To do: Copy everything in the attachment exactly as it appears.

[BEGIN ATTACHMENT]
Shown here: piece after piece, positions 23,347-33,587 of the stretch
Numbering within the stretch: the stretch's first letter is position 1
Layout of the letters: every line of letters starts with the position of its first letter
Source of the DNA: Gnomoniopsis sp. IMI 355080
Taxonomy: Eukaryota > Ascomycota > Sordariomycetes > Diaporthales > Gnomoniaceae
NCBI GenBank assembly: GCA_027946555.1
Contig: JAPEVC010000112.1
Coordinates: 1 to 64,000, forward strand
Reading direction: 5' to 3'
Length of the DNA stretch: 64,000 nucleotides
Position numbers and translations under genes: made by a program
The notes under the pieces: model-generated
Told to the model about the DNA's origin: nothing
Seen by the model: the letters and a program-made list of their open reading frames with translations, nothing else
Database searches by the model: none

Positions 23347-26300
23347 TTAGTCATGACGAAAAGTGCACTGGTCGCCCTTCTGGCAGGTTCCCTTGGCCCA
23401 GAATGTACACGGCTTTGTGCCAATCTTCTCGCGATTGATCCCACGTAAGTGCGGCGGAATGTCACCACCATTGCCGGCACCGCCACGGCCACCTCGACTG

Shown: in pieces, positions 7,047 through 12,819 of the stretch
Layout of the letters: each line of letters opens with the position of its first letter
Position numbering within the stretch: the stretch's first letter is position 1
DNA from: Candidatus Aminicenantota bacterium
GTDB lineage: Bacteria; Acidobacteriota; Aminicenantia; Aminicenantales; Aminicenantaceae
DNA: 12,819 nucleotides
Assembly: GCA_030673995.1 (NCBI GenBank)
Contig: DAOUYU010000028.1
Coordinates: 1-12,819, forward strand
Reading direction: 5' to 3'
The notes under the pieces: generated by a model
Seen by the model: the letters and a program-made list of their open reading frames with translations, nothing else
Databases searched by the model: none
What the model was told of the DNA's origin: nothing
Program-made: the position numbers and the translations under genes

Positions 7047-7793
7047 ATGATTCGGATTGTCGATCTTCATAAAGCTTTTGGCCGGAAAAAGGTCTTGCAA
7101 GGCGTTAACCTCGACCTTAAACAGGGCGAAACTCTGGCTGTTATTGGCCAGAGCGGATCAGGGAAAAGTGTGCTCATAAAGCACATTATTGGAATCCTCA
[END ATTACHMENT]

Shown here: piece after piece, positions 23,347-33,587 of the stretch
Numbering within the stretch: the stretch's first letter is position 1
Layout of the letters: every line of letters starts with the position of its first letter
Source of the DNA: Gnomoniopsis sp. IMI 355080
Taxonomy: Eukaryota > Ascomycota > Sordariomycetes > Diaporthales > Gnomoniaceae
NCBI GenBank assembly: GCA_027946555.1
Contig: JAPEVC010000112.1
Coordinates: 1 to 64,000, forward strand
Reading direction: 5' to 3'
Length of the DNA stretch: 64,000 nucleotides
Position numbers and translations under genes: made by a program
The notes under the pieces: model-generated
Told to the model about the DNA's origin: nothing
Seen by the model: the letters and a program-made list of their open reading frames with translations, nothing else
Database searches by the model: none

Positions 23347-26300
23347 TTAGTCATGACGAAAAGTGCACTGGTCGCCCTTCTGGCAGGTTCCCTTGGCCCA
23401 GAATGTACACGGCTTTGTGCCAATCTTCTCGCGATTGATCCCACGTAAGTGCGGCGGAATGTCACCACCATTGCCGGCACCGCCACGGCCACCTCGACTG

Shown: in pieces, positions 7,047 through 12,819 of the stretch
Layout of the letters: each line of letters opens with the position of its first letter
Position numbering within the stretch: the stretch's first letter is position 1
DNA from: Candidatus Aminicenantota bacterium
GTDB lineage: Bacteria; Acidobacteriota; Aminicenantia; Aminicenantales; Aminicenantaceae
DNA: 12,819 nucleotides
Assembly: GCA_030673995.1 (NCBI GenBank)
Contig: DAOUYU010000028.1
Coordinates: 1-12,819, forward strand
Reading direction: 5' to 3'
The notes under the pieces: generated by a model
Seen by the model: the letters and a program-made list of their open reading frames with translations, nothing else
Databases searched by the model: none
What the model was told of the DNA's origin: nothing
Program-made: the position numbers and the translations under genes

Positions 7047-7793
7047 ATGATTCGGATTGTCGATCTTCATAAAGCTTTTGGCCGGAAAAAGGTCTTGCAA
7101 GGCGTTAACCTCGACCTTAAACAGGGCGAAACTCTGGCTGTTATTGGCCAGAGCGGATCAGGGAAAAGTGTGCTCATAAAGCACATTATTGGAATCCTCA